Ditch the train, Ride the bus, Cycle lots too
by Norm Reynolds
In a fascinating Times Colonist April 8 commentary, Turn the E&N route into a beautiful bikeway Vancouver Island environmental activist Guy Dauncey and former NDP member of Parliament Denise Savoie make a rather convincing argument that after 13 years of frustration, it’s time to give up on the E&N Rail line and look at turning the rail bed into a world class bikeway.
The rail line is too old, the costs to upgrade and run a railway too great, the funders too few and the benefits too inconsequential.
Indeed Dauncey and Savoie point out that a 2010 IBI Group study found that if the railway were upgraded it—might—carry 622 passengers a day. But that is a mere 1.5 % of the current Malahat traffic. And it would come at an exorbitant price: about $70 million and an operating subsidy of $4,000 a day. “Including the capital investment spread over 25 years, the railway passengers would need a $15,000 daily subsidy to operate a fossil-fuelled cumbering, inefficient railway.
In what could be the initial charge of a stampede away from the Island Corridor Foundation’s rail revival hope, the Nanaimo Regional District has voted against providing the grant it had agreed to, saying it had grown impatient with the lack of progress.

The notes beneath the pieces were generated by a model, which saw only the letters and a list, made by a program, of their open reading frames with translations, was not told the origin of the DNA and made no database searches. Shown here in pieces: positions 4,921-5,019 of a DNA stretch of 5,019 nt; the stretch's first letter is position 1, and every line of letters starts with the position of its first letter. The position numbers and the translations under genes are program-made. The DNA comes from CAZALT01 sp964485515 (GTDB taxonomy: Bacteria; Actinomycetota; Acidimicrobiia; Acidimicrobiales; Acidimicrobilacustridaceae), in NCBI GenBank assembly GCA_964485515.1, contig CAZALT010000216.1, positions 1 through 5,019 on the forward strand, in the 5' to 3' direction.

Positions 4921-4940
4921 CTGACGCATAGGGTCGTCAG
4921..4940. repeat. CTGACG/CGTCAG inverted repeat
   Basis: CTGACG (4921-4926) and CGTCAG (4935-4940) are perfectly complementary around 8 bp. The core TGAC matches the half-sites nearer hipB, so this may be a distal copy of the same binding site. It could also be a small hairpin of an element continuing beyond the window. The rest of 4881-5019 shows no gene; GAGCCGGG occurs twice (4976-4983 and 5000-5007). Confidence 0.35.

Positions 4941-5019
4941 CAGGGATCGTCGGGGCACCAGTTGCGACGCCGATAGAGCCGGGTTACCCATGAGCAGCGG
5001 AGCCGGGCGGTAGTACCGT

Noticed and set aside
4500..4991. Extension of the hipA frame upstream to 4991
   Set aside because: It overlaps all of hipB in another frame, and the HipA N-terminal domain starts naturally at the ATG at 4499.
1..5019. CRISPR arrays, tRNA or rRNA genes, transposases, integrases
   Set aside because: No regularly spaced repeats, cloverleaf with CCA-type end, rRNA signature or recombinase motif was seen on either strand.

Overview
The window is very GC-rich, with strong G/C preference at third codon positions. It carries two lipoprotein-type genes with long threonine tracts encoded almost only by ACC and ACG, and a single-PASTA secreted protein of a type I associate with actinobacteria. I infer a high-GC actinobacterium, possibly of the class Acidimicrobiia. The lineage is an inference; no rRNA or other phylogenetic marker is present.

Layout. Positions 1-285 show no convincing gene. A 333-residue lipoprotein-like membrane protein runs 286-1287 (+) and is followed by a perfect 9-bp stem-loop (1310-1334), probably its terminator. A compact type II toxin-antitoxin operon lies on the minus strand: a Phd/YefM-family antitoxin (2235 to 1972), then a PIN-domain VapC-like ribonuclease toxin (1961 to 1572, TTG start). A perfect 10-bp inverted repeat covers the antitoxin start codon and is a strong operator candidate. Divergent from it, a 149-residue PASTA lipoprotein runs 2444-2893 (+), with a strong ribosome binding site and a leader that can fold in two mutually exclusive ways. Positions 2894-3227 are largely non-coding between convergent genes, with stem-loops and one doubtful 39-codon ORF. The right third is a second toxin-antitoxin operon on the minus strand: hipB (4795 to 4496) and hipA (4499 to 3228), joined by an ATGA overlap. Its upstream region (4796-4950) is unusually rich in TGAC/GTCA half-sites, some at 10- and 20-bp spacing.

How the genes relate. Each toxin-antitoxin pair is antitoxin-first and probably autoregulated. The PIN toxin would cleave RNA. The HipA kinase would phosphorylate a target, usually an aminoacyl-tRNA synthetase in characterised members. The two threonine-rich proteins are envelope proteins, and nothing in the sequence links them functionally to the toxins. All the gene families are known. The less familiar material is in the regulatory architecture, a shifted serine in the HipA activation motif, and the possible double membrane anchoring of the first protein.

Dauncey and Savoie argue that instead of 600 people a day by a money guzzling railway, a beautiful, low cost Island bikeway on the old rail bed might carry many thousands of people a day. As an avid cyclist, I like the idea of building on the reputation of the wildly popular Galloping Goose railbed trail to expand the dream to include Victoria to Courtenay, however I am not convinced of the “thousands” projection. And—more importantly—I think the relevant conversation right now is not primarily about cycling tourism—I think it has to be about readily available, affordable, attractively packaged alternative transportation to our destructive obsession with CO2 belching Single (or few at best) Occupant Vehicles.
Read full post at: http://islandword.com/ditch-the-train-ride-the-bus-and-cycle-lots-too/